Jason: You can own a grenade launcher in two forms: a 40mm military grenade launcher (like the M79 in Viet Nam War movies or the M203 underslung on an M16) or a 37mm after-market grenade launcher (like you often see at gun shows.) True military grenade launchers are transferable AOW (any other weapons) and are controlled by the ATF, they’re permissible in about 38 states, they require a transfer process and tax stamp and they run about $5,000 to$7,500. Here’s the rub: you can almost never find live explosive rounds. They're also AOWs and any of them made after 1986 are not transferable. You CAN buy chalk rounds, smoke rounds and a couple kinds of “fireworks” rounds. Same goes for the 37mm grenade launchers, only the 37mm launchers themselves aren’t controlled and can be owned by anyone. They go for around $900 or less. Basically, all consumer-available grenade launchers amount to toys, except for the application of smoke, as Jeff mentions. But, making explosive rounds would be a felony (if you could even figure out the fusing.) With that said, shooting chalk rounds and smoke rounds from an M79 is a kick in the pants. Just don’t set your range on fire.
Jeff: Hand grenades are an essential piece of kit in combat zones, that being said if you do not know what you are doing it is one of the quickest tickets to the morgue I have seen. Even soldiers that have been trained screw up using hand grenades and end up loosing arms and life sometimes. Very effective, very dangerous.
Jason: I’ve never seen a transferable, live hand grenade, so I’m guessing if any exist, there are very few. Making your own hand grenades would land you in jail. Yes, you can find “de-wat” bodies of hand grenades, relieved of their explosives and fuse, at almost any Army/Navy surplus store. But even if you were to unwisely and illegally try to restore them to operational status, you’d have to figure out the fuse by yourself. That would be tricky (and illegal) in the extreme.
Jason: You can buy rocket launchers and LAW rocket launcher bodies, but you can’t buy the actual rockets. I’ve seen training rounds that would fire (once) but I’ve never seen explosive rockets. Trying to manufacture these would require C4 (or equivalent) and a fusing mechanism. And, the whole process would be dangerous and illegal in the extreme. Any monkeying around with explosives violates a list of federal laws and will land you in the clink, compliments of the ATF. If you feel like making a rocket, lay down until the feeling goes away.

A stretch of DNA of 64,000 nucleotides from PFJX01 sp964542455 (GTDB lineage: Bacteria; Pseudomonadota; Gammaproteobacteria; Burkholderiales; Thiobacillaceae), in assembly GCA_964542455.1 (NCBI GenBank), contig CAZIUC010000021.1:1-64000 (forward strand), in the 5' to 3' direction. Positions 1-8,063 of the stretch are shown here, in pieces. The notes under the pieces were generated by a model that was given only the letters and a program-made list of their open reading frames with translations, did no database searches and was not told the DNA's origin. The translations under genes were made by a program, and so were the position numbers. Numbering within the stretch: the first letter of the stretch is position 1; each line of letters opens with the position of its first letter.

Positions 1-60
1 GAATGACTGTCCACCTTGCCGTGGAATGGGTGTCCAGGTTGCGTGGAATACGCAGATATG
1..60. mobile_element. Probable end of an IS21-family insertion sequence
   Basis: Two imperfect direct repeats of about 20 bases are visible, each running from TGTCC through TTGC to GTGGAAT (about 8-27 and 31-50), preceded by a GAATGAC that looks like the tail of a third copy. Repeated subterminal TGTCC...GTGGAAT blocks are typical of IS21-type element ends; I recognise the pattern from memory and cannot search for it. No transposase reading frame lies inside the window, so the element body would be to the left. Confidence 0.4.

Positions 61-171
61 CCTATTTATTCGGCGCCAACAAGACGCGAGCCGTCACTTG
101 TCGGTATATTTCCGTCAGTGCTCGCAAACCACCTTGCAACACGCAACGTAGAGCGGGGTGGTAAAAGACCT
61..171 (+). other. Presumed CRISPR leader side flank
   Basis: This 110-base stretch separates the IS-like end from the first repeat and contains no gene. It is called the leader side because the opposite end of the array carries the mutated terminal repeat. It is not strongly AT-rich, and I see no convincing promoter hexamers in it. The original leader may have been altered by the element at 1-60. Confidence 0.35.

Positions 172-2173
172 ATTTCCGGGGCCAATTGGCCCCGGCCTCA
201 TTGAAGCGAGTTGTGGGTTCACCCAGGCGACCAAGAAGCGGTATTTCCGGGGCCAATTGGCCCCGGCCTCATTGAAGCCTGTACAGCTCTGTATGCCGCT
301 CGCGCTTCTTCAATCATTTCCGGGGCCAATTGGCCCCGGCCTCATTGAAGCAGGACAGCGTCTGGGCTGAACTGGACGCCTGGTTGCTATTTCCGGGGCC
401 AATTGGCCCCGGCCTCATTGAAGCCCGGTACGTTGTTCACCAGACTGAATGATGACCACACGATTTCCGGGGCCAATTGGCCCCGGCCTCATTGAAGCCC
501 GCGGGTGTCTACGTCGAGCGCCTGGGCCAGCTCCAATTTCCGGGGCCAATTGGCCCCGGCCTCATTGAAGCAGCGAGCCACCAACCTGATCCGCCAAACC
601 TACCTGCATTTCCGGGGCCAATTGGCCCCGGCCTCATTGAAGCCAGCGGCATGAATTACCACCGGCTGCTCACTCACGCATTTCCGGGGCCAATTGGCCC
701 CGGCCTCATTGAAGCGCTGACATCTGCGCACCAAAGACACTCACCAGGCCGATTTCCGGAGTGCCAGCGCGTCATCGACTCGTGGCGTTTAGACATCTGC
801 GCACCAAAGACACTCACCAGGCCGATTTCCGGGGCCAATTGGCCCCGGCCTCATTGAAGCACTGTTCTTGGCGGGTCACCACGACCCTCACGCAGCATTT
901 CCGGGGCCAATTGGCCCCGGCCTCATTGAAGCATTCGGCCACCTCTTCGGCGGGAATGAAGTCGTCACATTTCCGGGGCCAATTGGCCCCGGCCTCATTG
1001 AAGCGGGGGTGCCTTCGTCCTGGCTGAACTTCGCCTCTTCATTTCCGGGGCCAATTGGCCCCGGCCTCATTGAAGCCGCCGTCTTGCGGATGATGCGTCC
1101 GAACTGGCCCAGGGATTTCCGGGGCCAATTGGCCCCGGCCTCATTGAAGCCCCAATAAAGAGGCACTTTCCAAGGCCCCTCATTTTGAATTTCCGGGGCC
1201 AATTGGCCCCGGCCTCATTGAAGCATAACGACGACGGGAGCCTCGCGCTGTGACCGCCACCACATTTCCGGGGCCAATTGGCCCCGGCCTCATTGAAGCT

.50 Caliber Rifle and Machine Gun
(For a full treatment of belt-feds, check out the Belt-feds and You article and video in the ReadyMan blog two weeks ago. All of that info applies to the .50 caliber machine gun, otherwise known as the “Ma Deuce.”)
Jeff: The .50 Rifles were used to great effect during the recent conflicts, the original idea of the .50 rifle, originally was to disrupt IEDs, then it did not take long for them to start getting used in sniper work. Why the big bullet? Physics really, big bullets will travel long distances and not get effected as much by the environment (wind, temp, range) and still hit like a sledge hammer. In combat you may end up shooting through an enemy’s cover.
Jason: .50 Caliber rifles are available and legal in roughly 45 states. You can buy a Barrett 82A1 (seen in action in the Middle-east) for around $8,000. Bolt action .50s are available just about everywhere you look and cost much less.
So, there you have it. Exotic weapons are a mixed bag — most of the ones you can get are pretty useful. The most practical value in exotic weapons are probably the short-barreled rifles and the .50 caliber rifles.
For relatively little money, you can lighten and quicken your AR. In around 35 states, you can get a Form One filed with the ATF and then build your SBR for a $200 tax stamp. It takes a little time, but the SBR is a useful addition to your gun safe.
Likewise, the .50 Caliber rifles have many combat applications. They’re widely available and are only banned in a couple states. Frequently, you will hear noise about banning their sale or manufacture. I wouldn’t wait too long to get one if you’re thinking about it.
The best exotic weapons are force-multipliers — where one man does the work of many. Better still, some exotic weapons, whether powerful or not, can serve to dissuade a possible attack. If your team has inert hand grenades on their kit at a checkpoint, it sends a message. Nobody knows they’re inert, anyway.
Final analysis: most exotic weapons make sense. They’re scary, and many are downright effective. The best fight is the fight you win without ever firing a shot.
Exotic weapons contribute to peaceful solutions.